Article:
- Name also: Cartwheel-flower, Wild Parsnip, Wild Rhubarb, Giant Cow Parsnip, Giant Cow Parsley, Parsnip Tree
- Family: Carrot Family – Apiaceae (Umbelliferae)
- Growing form: Biennial or short-lived, usually once-flowering perennial herb.
- Height: 150–320 cm (60–130 in.). Usually 1-stemmed, stem roughly haired, base reddish brown-spotted, up to 50–100 mm thick, hollow, joints with septa. With pungent fragrance.
- Flower: Corolla regular (outer flowers slightly zygomorphic and larger than others), white, 12–25 mm (0.5–1 in.) wide; petals 5, deeply notched. Sepals 5. Stamens 5. Pistil of 2 fused carpels, styles 2. Inflorescence a compound umbel, secondary umbels 50–120. Primary umbel’s bracts quickly withering, secondary umbels’ 10–18 bracteoles enduring.
- Leaves: Alternate, stalked, base sheath-like. Blade up to 1 metre long, usually max. as long as broad, underside densely haired–glabrous, top glabrous, pinnate, leaflets 3–5. Leaflets large with long, narrow lobes, sharp-toothed.
- Fruit: Elliptic, 2-sectioned, quite shallowly ridged, 9–11 mm (0.36–0.44 in.) long schizocarp, oil ducts clearly club-like.
- Habitat: Roadsides, yards, parks, wasteland, forest margins and river banks. Also an ornamental.
- Flowering time: August–September.
- Harmfulness: Extremely harmful invasive species.
Giant hogweed is a truly arresting sight with stems up to four metres tall and metre-long leaves. This impressive species was brought to Finland as an ornamental, but unfortunately is has been problematic from the outset as the furanocoumarins in its rough hairs combine with sunlight to cause skin burns that are difficult and slow to heal. Doctors call this kind of chemically induced skin irritation that requires light phototoxicity. Even giant hogweed’s particular smell is enough to induce allergenic symptoms in sensitive people, so protective clothing, masks and goggles should be worn when dealing with the plant.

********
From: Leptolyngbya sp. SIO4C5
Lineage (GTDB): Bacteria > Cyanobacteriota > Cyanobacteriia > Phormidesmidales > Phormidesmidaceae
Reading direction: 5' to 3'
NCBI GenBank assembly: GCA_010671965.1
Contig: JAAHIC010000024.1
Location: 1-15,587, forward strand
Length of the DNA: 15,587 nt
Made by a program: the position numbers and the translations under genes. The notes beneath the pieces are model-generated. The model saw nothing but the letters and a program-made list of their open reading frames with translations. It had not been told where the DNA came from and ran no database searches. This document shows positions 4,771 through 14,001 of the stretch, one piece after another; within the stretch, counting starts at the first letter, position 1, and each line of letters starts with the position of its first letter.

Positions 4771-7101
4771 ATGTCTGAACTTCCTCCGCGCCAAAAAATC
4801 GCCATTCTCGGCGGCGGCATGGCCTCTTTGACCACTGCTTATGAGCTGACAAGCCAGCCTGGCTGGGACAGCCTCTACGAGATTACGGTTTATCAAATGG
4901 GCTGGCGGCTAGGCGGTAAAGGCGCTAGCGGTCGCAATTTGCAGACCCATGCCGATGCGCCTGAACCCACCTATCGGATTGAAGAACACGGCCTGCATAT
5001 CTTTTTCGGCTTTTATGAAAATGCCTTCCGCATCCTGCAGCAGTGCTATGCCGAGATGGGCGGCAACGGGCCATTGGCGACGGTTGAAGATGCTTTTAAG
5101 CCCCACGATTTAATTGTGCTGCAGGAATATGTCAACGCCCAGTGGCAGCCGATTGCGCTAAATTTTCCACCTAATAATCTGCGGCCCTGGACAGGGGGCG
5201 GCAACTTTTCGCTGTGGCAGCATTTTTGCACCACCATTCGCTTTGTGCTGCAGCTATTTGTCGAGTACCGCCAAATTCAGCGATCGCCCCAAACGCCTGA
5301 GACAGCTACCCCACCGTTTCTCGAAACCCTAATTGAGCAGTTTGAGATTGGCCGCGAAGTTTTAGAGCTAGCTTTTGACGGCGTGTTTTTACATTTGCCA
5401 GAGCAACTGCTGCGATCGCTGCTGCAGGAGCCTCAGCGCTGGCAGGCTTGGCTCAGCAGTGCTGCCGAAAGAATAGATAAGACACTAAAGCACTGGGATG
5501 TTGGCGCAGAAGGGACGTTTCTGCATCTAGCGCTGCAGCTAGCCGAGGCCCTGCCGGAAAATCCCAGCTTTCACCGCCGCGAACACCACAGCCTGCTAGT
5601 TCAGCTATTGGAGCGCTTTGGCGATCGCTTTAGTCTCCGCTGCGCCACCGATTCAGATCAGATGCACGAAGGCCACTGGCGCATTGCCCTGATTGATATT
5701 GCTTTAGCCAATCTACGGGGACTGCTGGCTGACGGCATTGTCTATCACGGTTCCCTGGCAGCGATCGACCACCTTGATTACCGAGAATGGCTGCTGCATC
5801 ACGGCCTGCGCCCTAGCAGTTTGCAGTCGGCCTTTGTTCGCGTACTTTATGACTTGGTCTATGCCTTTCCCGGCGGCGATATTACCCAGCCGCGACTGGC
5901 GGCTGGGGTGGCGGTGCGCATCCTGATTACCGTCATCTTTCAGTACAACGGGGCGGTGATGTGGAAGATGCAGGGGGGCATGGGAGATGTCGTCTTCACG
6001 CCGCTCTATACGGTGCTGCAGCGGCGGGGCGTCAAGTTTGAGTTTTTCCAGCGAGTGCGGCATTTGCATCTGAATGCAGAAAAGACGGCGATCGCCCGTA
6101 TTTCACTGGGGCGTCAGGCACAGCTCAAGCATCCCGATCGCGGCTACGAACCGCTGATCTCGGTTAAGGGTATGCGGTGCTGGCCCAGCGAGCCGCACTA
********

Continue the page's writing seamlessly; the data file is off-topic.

Giant hogweed only grows ferally high up in the mountains of the western Caucasus. Nowadays it has spread into the wild in many parts of the south of Finland. A large individual can produce up to 50,000 seeds, so if even only a small proportion of these germinate hundreds of millions of seeds are produced within the space of a couple of years. The plant usually dies after flowering so it would die out if it was unable to seed. It is advisable to eradicate wild stands as quickly as possible, although a seed-bank will survive in the soil for years, so getting rid of established populations is often a difficult and very time-consuming job. Giant hogweed has made such a nuisance of itself in many places that serious consideration is being given to banning the sale of their seeds and shoots.
Giant hogweed’s relative Persian hogweed (H. persicum) is almost as large, but this perennial is often also many-branched. Giant hogweed’s thick stem has red spots at the base while Persian hogweed is a uniform reddish brown. Persian hogweed’s leaf lobes are wider and have blunter teeth than giant hogweed.
The third hogweed that grows in Finland is Sosnowsky’s hogweed which can grow up to 5 metres high. The species was originally developed as animal fodder and has escaped from arable land.